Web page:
1964 Policy Pharmacy Regulation No.288/1964 is introduced. This legislation forms the legal basis for official establishment of drug regulation in Ethiopia, enabling the regulation of the practice of pharmacists, druggists and pharmacy technicians; manufacturing, distribution, and sale of medicines.[5]
1966 Organization The Family Guidance Association of Ethiopia (FGAE) is established as a nongovernmental non profitable organization. This marks the beginning of systematic provision of family planning in the country.[6]
1969 Report First case of dracunculiasis is reported in Ethiopia.[3]
1974 The Hamlin Fistula Hospital is founded is founded by Australian obstetrician Catherine Hamlin. It is the first hospital dedicated to the treatment of fistula in the world and the only place where fistula injuries could be treated in Ethiopia.[7] Addis Ababa
1983 Campaign Multiple Drug Therapy (MDT) is massively implemented in Ethiopia, leading to relatively rapid reduction in prevalence of leprosy.[3]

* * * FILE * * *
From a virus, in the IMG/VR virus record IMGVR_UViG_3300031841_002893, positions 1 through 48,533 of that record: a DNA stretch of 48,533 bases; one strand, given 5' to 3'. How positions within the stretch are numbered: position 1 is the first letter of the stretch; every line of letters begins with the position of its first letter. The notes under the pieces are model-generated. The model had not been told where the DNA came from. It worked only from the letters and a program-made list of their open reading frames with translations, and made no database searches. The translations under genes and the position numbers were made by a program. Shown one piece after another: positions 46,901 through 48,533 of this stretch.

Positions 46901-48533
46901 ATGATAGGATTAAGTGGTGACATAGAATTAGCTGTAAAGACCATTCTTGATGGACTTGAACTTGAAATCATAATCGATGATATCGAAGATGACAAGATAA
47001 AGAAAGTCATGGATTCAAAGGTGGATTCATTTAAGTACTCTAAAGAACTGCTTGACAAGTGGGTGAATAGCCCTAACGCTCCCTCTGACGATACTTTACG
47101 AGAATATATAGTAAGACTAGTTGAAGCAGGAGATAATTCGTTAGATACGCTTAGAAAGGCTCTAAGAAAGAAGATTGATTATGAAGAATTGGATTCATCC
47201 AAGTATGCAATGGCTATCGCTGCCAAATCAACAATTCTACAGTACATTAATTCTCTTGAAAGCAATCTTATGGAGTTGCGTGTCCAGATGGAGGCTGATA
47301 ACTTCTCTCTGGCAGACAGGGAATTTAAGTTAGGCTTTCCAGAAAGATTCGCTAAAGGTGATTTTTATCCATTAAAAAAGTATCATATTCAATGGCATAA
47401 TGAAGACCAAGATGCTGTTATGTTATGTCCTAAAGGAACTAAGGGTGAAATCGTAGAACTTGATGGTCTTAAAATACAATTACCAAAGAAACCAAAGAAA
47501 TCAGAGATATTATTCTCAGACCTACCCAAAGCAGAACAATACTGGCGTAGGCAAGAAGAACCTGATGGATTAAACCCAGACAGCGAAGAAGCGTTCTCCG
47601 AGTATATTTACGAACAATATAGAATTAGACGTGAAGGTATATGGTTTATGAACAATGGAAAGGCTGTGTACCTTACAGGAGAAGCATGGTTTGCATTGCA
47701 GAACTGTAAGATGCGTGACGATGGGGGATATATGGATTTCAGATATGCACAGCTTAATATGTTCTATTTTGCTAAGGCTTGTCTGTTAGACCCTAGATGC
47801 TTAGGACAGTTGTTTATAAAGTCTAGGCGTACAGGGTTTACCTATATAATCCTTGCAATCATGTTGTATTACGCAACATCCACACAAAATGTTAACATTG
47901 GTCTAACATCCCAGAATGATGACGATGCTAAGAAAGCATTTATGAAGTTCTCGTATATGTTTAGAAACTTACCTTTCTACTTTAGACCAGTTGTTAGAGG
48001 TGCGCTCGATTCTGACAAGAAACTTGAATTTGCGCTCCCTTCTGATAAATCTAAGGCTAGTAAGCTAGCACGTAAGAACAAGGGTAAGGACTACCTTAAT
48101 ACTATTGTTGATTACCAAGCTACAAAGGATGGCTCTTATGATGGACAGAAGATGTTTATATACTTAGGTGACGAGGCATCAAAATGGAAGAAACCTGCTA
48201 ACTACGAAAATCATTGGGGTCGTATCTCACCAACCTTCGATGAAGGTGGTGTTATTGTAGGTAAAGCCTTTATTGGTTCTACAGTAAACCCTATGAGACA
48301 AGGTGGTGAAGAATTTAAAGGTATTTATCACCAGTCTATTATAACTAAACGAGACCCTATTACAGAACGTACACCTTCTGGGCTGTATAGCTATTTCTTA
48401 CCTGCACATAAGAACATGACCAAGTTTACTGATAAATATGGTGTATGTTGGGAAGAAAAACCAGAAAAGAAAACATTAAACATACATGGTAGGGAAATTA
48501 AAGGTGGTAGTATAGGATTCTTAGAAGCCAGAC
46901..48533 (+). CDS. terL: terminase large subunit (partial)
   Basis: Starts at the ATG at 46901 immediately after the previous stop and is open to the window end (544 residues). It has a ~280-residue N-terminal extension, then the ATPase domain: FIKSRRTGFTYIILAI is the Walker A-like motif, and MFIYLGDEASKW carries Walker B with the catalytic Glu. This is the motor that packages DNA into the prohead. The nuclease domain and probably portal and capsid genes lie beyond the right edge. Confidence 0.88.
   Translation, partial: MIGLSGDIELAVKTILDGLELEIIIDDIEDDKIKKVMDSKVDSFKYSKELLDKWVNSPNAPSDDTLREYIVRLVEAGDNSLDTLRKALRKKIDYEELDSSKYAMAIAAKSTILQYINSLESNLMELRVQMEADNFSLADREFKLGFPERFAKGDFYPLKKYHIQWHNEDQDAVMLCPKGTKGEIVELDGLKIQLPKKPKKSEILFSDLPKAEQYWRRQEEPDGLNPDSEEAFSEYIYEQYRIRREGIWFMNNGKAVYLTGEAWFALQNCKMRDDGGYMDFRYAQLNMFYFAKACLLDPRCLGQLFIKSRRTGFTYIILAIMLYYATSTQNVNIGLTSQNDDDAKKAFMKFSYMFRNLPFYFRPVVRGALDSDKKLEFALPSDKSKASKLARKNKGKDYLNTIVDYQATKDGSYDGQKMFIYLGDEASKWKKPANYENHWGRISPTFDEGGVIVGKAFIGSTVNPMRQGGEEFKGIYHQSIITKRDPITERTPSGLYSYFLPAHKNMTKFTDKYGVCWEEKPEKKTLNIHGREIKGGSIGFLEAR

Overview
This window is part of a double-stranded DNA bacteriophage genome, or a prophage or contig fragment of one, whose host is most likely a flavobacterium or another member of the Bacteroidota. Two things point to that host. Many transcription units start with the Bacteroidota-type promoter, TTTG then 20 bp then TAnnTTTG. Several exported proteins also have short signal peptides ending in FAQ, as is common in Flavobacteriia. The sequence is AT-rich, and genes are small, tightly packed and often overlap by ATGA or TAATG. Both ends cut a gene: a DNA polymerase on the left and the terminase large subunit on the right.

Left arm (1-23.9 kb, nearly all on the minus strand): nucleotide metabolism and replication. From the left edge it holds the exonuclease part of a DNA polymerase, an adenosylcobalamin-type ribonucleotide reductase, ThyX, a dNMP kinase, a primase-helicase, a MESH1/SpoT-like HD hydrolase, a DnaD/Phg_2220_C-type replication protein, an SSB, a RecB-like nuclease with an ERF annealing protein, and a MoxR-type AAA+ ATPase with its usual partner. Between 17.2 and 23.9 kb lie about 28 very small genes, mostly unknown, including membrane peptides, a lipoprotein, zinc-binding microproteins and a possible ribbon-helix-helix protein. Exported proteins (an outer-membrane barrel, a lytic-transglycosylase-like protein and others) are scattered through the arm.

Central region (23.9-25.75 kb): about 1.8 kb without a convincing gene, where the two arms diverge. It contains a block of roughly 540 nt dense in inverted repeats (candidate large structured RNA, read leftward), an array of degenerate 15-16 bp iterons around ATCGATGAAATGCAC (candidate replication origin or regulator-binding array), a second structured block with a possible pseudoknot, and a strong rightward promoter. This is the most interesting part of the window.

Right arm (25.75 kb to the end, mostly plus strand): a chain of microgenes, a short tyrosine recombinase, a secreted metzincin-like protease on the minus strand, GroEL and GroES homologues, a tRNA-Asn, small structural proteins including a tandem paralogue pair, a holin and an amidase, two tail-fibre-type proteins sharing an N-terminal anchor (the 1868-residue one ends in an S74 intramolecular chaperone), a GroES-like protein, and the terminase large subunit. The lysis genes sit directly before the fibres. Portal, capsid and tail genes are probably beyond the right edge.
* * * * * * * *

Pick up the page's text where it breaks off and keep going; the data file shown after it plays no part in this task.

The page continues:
1988–1989 Report The national schistosomiasis survey reports an overall prevalence of 25% over the total population in Ethiopia.[3]
1989 Organization Ethiopiaid is established as a registered charity that generates public funding for local charity partners in Ethiopia.[8]
1989 Organization ActionAid Ethiopia (AAI-E) is founded as a charity organization. It assists in HIV/AIDS and primary health care (PHC), food security and emergency responses, among other interventions.[9]
1993 Campaign The Ethiopian Ministry of Health establishes the National Dracunculiasis Eradication Program, and launches a village-by-village nationwide search during which 1,120 cases are found in 99 villages in the southwest part of the country.[3]
1993 Policy The Ethiopia population policy is adopted with the objectives of reducing the total fertility rate, reducing morbidity and Mortality, as well as raising the contraceptive prevalence rate to a national average of 44% by 2015.[6]